The perfect fire |

The perfect fire

Maia Chavez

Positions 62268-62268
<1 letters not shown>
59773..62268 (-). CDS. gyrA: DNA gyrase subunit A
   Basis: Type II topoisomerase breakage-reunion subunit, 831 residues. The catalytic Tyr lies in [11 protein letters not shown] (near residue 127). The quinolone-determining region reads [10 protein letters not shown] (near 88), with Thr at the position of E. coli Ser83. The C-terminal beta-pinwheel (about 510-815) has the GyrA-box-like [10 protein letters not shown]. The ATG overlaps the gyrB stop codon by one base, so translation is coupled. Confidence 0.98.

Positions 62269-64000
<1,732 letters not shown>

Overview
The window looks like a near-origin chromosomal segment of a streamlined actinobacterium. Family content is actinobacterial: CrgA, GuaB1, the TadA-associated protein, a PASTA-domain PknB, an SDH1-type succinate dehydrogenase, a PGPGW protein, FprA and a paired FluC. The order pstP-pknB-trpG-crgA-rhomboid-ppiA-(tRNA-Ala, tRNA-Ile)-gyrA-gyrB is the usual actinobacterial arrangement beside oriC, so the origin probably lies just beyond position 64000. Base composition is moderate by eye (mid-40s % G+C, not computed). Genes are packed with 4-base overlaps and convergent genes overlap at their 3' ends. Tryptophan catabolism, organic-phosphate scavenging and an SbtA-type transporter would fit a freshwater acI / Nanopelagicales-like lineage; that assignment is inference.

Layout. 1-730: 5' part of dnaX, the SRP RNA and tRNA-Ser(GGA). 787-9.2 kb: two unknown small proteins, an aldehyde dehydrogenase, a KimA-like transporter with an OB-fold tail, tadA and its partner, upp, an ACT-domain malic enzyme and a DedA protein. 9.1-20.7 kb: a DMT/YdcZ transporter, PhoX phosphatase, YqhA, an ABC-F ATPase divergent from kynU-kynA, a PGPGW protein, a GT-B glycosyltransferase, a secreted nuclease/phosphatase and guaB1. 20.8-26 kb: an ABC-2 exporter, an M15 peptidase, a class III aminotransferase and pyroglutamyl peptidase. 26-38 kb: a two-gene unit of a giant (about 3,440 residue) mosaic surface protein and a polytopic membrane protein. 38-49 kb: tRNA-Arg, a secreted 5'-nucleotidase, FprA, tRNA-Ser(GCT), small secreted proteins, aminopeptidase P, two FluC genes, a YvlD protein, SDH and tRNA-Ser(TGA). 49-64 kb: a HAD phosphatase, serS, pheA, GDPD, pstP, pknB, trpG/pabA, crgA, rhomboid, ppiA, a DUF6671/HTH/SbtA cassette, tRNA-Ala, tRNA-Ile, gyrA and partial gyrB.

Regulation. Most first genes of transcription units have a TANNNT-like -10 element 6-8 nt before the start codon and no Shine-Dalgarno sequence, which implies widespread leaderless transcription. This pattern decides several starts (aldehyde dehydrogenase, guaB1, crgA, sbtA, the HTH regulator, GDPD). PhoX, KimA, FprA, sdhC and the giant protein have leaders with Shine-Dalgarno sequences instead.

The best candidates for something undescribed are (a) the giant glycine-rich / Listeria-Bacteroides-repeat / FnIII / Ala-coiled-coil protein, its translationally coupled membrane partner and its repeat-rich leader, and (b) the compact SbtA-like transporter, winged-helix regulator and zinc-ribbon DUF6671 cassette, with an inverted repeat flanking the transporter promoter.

For the past two years, the Holy Cross Ranger District has been conducting a study they call the Vail Valley Forest Health Project. This winter, the Ranger District plans to unveil the results of the study to the residents of the Vail Valley. The data could indicate how close Vail-area forests are to optimal conditions for a crown fire like the one that tore through Yellowstone National Park in 1988. The study will not only provide some cold, hard statistics on the state of the local forest, but also pose a question is the local community willing to approve measures that could reduce the riskof such a fire?”The beetle-kill/fire/regrowth cycle has been going on for thousands of years,” says veteran field forester Bob Currie, who has devoted his time to the study since its inception. “It’s a natural, healthy cycle. The trouble is that we’re in an urban interface here. Homes are at risk. If a crown fire starts at Muddy Pass, it’s going to be in Vail inside of 24 hours. That’s lodgepole pine at its wildest and scariest. If drought, pine beetles, and fuels all come together in the right combination, this thing’s going to go up fast.”The object of the study is to create a plan for “defensible space,” a means of treating the forest around the urban interface so that the fire department has a fighting chance of holding such a fire at bay should it occur.The project aims to determine just how much defensible space is necessary in order to minimize the risk to area homes and businesses, and how best to create such defensible space while maintaining forest health and the natural beauty of the landscape. The study will also serve as a kind of social thermometer, testing the waters to see what forestry measures are aesthetically acceptable to Vail’s resident population.”Your first impression of Vail is the scenery, so the visual impact is one of our first priorities in developing a plan for the forest,” Currie says. “It’s about the safety of your home, but it’s also about your legacy what you want to leave for your children and the next generations.”Tom Talbot, technician and wildland coordinator for Vail Fire and Emergency Services, says although he has been fighting fires for 26 years, the issue of creating defensible space for the community became personal for him just recently.”I was in Los Alamos when the homes burned there, and in Glenwood Springs,” he says. “Fighting the fire in Glenwood, I saw children’s toys melting into the porches as those houses burned. I thought, those could have been my kid’s toys and it really hit home for me then.”Talbot says defensible space is not only useful in improving the overall health of the forest, but vital in the fight to save homes and property.”When we watched the fire coming into Los Alamos, it came through the crowns of the trees, moving very fast, and then dropped to the ground and the grasses around the homes,” he says. “The down-fall from the burning crowns was dropping onto shingled roofs, setting the houses on fire.”Talbot says he sees no practical disadvantages to selective thinning. Unlike clear-cutting, he says, thinning preserves the topsoil by leaving behind the root systems that anchor it.”There’s always going to be someone who opposes it,” he says. “But as firefighters our job is to defend homes and property. There has to be a way of meeting halfway, so that in the event of a fire we have a chance at saving these homes.”Currie says the cycle leading up to a crown fire involves a combination of factors over time, including the amount of dead fuel (wood) on the ground, density of stands, species composition, and weather. Another important factor is the pine beetle, which can significantly weaken the forest’s resistance to fire. Depending on the results of the study, prescribed measures for decreasing the risk could include partial removal of fuel on the ground, selective cutting, and clearing of undergrowth.Currie’s stockpile of data is formidable, including statistics on the age and size of trees, growth patterns, fuel on the ground, evidence of previous fires, and patterns of pine beetle infestation. The data is collected on the basis of 500 sample points per area of 2 square miles (1,400 acres), or one point for every 2.8 acres. The data is then fed into computer programs that create models projecting results for a number of thinning scenarios.Partial cutting, Currie says, could not only strategically alter firebehavior within the forest, but also increase its resistance to pine beetle infestation, stimulate the growth of remaining trees, and increase food for wildlife. If approved, the plan would be implemented not all at once but over time. One scenario has the thinning done in stages, at intervals of 20 years.”Silvaculture is a long-term investment,” says Currie. “There’s no quick fix.”As for the pine beetle, thinning could not only slow its current progress but significantly decrease the impact of future infestation. The beetle, he says, communicates by emitting pheromone plumes. Today’s dense, fire suppression-era forests create a cool, still environment under the canopy that is perfect for the transmission of pheromone signals. Thinning the forest, he says, allows heat and wind to penetrate, dispersing the pheromone plumes and impairing the beetles’ ability to find one another in order to procreate.Currie has a test he likes to do. He drives you to a spot on Meadow Mountain from which an old clear-cut, performed in response to a pine beetle infestation in the late ’80s, is clearly visible on an adjacent hillside. He asks you to point out the clear-cut a broad, squarish, unnatural swath of new growth amid a forest of mature lodgepoles. Then he asks you to point out the nearby partial cut. It is almost impossible to see.”That’s the beauty of partial cutting,” he says. “You don’t immediately turn off the people who are at least somewhat open to the idea.”